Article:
Public display of affection between Blago and Madigan meant nothing
Gov. Rod Blagojevich showed up late to the Democrats' national convention in Denver. Most folks arrived before Monday's official kickoff, but Blagojevich waited until Tuesday, just in time to attend a reception and then a Wednesday morning breakfast sponsored by organized labor.
You all know what happened next. At the Tuesday evening reception, Blagojevich and his lifelong nemesis House Speaker Michael Madigan held a long sidebar about how they haven't talked in months, and they agreed to talk some more. Sen. Hillary Clinton's call for party unity earlier that evening had apparently sunk in.
But the following morning's labor breakfast brought seemingly stunning developments. At the urging of Congressman Jesse Jackson, Jr., Madigan and Blagojevich hugged — and it looked almost, well, genuine. The two enemies who had locked each other in a death vise for months were smiling, patting each other on the back, while the stunned partisan crowd roared its approval with an extended standing ovation.
Party elders and labor union leaders were hopeful that the supposed new era of good feelings meant that the odious Denver Boot that Blagojevich and Madigan had locked onto all four wheels of state government years ago would finally be removed by the magic of Denver's rarefied air. Might a way finally be found to implement the perennially-stalled multibillion dollar infrastructure program, and patch the horrific state deficit, and resolve education funding reform, and provide universal health insurance?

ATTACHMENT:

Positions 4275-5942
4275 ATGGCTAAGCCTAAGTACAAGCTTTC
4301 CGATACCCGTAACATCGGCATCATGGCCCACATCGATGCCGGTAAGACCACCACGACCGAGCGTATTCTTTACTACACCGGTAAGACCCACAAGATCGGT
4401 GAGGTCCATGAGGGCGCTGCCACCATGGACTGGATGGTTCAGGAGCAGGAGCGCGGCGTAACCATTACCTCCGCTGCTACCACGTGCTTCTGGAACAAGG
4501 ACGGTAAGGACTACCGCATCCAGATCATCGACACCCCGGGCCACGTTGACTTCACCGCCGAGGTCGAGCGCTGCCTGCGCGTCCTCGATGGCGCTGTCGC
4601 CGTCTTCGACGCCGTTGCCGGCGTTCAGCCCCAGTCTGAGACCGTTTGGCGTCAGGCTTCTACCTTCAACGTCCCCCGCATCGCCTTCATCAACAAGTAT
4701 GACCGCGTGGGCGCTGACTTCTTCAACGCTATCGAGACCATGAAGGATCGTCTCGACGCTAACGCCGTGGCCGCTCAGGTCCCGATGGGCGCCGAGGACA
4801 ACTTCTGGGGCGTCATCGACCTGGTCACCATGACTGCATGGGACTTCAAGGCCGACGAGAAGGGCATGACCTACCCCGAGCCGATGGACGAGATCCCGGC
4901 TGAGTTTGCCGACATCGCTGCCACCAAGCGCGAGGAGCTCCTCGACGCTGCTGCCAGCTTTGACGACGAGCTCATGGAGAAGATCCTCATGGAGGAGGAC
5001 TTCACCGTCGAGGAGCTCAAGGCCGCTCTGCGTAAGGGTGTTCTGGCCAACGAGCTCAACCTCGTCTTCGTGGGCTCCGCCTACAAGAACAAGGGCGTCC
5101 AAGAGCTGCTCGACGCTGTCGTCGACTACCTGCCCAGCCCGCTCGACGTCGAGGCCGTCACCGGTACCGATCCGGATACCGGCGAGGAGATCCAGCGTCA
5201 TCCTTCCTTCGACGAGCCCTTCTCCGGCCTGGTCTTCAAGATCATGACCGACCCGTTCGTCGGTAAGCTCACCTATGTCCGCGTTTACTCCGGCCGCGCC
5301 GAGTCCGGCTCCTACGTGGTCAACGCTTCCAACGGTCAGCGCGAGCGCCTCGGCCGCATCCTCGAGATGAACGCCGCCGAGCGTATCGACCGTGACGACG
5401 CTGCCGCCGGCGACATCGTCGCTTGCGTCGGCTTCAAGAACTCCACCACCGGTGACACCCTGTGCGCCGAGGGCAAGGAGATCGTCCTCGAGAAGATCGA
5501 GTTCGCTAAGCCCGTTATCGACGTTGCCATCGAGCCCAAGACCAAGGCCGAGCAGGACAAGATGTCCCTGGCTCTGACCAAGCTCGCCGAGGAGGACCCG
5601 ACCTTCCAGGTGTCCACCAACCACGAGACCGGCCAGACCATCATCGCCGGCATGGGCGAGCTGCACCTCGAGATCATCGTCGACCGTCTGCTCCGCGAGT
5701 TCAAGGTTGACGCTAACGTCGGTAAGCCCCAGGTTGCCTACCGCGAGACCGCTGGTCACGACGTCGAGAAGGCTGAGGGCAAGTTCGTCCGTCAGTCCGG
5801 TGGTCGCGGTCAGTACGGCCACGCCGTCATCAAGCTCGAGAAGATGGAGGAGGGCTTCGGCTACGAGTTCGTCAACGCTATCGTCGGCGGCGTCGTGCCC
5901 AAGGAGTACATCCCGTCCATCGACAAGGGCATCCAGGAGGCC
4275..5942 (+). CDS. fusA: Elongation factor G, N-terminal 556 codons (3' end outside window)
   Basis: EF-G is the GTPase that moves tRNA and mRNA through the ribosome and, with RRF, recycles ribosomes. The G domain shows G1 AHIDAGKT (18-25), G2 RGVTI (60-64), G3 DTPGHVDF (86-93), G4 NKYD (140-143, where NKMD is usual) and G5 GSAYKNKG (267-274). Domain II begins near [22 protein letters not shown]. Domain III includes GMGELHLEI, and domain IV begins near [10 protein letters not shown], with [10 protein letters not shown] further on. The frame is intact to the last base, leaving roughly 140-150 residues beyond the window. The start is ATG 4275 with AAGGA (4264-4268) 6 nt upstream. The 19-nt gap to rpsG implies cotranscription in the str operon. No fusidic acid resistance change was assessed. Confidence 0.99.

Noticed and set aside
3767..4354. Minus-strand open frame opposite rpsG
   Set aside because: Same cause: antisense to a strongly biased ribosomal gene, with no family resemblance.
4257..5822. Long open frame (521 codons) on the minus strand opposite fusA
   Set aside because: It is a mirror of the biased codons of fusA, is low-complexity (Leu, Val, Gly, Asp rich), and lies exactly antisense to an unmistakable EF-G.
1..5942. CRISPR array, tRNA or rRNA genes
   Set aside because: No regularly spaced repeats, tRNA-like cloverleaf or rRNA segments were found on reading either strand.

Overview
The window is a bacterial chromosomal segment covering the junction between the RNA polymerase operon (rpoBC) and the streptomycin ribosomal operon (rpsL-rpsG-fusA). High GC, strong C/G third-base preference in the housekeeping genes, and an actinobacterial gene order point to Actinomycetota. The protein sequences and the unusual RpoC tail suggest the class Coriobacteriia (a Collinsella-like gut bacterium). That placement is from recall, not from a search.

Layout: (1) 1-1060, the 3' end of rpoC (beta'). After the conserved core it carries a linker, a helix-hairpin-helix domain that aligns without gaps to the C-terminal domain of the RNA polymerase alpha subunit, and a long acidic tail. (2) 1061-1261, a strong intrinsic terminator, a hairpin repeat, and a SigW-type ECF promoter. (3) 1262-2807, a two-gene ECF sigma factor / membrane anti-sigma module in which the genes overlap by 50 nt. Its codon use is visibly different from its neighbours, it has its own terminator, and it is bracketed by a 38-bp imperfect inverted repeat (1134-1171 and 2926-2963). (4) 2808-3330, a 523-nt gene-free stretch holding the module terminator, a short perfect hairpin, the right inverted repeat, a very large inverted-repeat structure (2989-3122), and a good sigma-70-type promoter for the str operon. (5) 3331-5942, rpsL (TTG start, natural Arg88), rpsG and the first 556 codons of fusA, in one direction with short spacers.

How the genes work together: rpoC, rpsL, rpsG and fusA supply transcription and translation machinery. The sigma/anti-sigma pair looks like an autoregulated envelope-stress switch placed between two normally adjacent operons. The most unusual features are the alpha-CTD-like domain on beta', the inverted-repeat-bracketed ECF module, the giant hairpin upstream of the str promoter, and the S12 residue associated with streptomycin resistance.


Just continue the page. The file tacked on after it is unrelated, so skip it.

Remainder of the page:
"It's all theater," confided one top Blagojevich aide later in the day. A Madigan lieutenant pointed out that Madigan was the one who walked over to Blagojevich and had to practically pry the governor out of his seat.
But could it be that the aides de camp hadn't gotten the message? That very evening, Madigan and Blagojevich continued their détente by sitting next to each other at the convention. Perhaps it would just take a while before their top soldiers could be demobilized and reprogrammed.
Blagojevich, Madigan and Senate President Emil Jones had promised Sen. James Meeks (D-Chicago) that they would sit down and discuss Meeks' idea to avoid a threatened student boycott of the Chicago Public Schools. Meeks was proposing a $120 million plan to reform the state's worst public schools. He flew out to Denver to set up the confab, then waited for the governor to agree to a meeting time. Madigan had said he was willing to meet whenever the governor was ready, so it all depended on Blagojevich.
The call never came.
The governor, it turns out, had flown back to Chicago to announce huge state budget cuts Thursday morning, including the layoffs of hundreds of state workers and the closures of several state parks.
All of a sudden it seemed to many like everything had been some sort of cynical ploy.
There was no inkling that the same governor who seemed so pleased with the new political thaw was secretly sharpening his meat ax. He had no time to meet with Meeks for a few minutes, but had plenty of time to fly back to Chicago to lay off downstate workers.
If Illinoisans listened carefully, they could almost hear the bile boiling over all the way from Denver.
By the end of the week the only truly happy people were the House Republicans. They've been closely allied with Blagojevich on the stalled infrastructure proposal, but have been simultaneously searching for ways to tie Madigan and his Democratic House candidates to the horribly unpopular governor, in order to gain some political advantage this November.
The "hug" photos were all they needed.
Gloated one House GOP operative last week:
"Coming to a mailbox near you!"
Rich Miller publishes Capitol Fax, a daily political newsletter, and thecapitolfaxblog.com.